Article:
“The EU EOM sees these articles as blatant disinformation of the Zimbabwean public. They reflect a continued effort to undermine the EU EOM and credible election observation.”

EU OEM comprises over 40 short-term observers.

Castaldo met the two main contenders and appealed for peaceful polls.

At his final rally, held in the Midlands town of Shurugwi this past weekend, Mnangagwa took a swipe at some observer missions.

“Zimbabwe is well-informed about democracy. No country can teach the nation about the basic principle,” Mnangagwa told supporters.

This is a stance that was maintained by founding president Robert Mugabe (now late) when relations with the West were fractured after the latter accused his government of election fraud and human rights violations.

However, Zimbabwe says this in response to its land reforms, which disposed mostly white farmers of land.

The governing party arrested and deported some observers and monitors deemed critical of the incumbent. Some have been denied accreditation.

The British academic, Stephen Chan, was deported over allegations he was in Zimbabwe to train opposition insurgents to cause post-election violence. He is a karateka.

The Southern Africa Human Rights Defenders Network expressed disquiet after it was denied accreditation.

“As advocates for transparency, accountability, and the democratic process, we view this decision as a direct affront to the principles of fairness and openness that are fundamental to any democratic society,” it stated.

The government’s publicist, Nick Mangwana, justified the denial of accreditation to some organisations and individuals.

“If you are so biased to a level where you have already declared that there cannot be a free and fair election in Zimbabwe, why would we invite you to observe those elections when you have already taken a position?” Mangwana quipped.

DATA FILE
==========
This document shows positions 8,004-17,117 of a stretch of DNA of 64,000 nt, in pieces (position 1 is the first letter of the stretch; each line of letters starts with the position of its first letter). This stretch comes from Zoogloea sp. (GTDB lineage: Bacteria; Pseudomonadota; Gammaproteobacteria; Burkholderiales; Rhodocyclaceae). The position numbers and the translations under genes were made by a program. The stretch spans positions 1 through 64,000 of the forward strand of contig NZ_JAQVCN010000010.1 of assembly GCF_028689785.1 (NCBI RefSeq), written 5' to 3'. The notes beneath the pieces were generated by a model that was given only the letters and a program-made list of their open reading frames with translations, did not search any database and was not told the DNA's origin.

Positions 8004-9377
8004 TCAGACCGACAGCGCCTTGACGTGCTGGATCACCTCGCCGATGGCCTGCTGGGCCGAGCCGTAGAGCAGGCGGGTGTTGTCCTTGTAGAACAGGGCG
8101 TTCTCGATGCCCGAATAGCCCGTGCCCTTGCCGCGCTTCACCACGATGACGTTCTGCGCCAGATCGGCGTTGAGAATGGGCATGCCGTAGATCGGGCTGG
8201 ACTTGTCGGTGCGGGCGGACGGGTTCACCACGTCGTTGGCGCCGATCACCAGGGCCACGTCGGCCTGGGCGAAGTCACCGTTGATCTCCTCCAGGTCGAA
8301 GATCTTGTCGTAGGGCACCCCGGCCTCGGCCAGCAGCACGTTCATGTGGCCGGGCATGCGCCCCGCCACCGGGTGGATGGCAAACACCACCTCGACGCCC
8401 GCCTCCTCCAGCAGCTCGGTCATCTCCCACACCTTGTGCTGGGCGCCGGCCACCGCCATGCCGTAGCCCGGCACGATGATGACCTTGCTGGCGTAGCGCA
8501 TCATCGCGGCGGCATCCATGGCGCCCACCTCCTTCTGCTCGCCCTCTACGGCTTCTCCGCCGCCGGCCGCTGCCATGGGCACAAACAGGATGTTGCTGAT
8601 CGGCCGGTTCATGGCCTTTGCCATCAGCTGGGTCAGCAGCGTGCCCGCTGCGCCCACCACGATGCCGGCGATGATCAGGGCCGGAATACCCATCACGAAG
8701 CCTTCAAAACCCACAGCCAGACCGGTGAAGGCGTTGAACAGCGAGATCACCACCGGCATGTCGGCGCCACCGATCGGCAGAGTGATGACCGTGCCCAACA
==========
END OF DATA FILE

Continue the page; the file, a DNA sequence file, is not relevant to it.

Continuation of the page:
The International Federation of the Red Cross foresees post-election violence. It has allocated CHF 160 105 (US$182 428) to intervene.

The situation unraveling in Zimbabwe is cause for concern in neighbouring South Africa, which is the worst affected by the crises in the troubled country.

Millions of Zimbabweans have fled the economic and political problems and found refuge in South Africa. The presence of the Zimbabweans has been a source of xenophobic strain as South Africa endures high unemployment.

“For two decades now, South Africa has been a net recipient of economic refugees from Zimbabwe fleeing a collapsed economy and health system. This has resulted in undue strain on our domestic resources and inflamed tensions within local communities,” said Emma Powell, DA Shadow Minister of International Relations and Cooperation.

She accused the government led by the African National Congress (ANC) of failing to hold ZANU-PF accountable.

“As long as the ANC government continues to protect the ZANU-PF regime, South Africa will continue to pay a heavy price,” Powell said.

Another South African opposition leader, Mmusi Maimane, also pleaded for credible polls.

“It’s equally vital we uphold democracy in the continent, so the starting point is ensuring Zimbabwe elections are free and fair, that dictators are removed and the African Union builds a stronger Africa, with infra trade amongst nations strengthened,” Maimane said.

More than 6 million Zimbabweans are registered to vote. Some eleven contestants are vying for the presidency.

The last election in 2018 returned results at 51 percent to Mnangagwa and 45 percent for Chamisa, who then was leading the Movement for Democratic Change (MDC) Alliance, which had boycotted the upcoming poll.

Voter turnout five years ago was 85 percent.

– CAJ News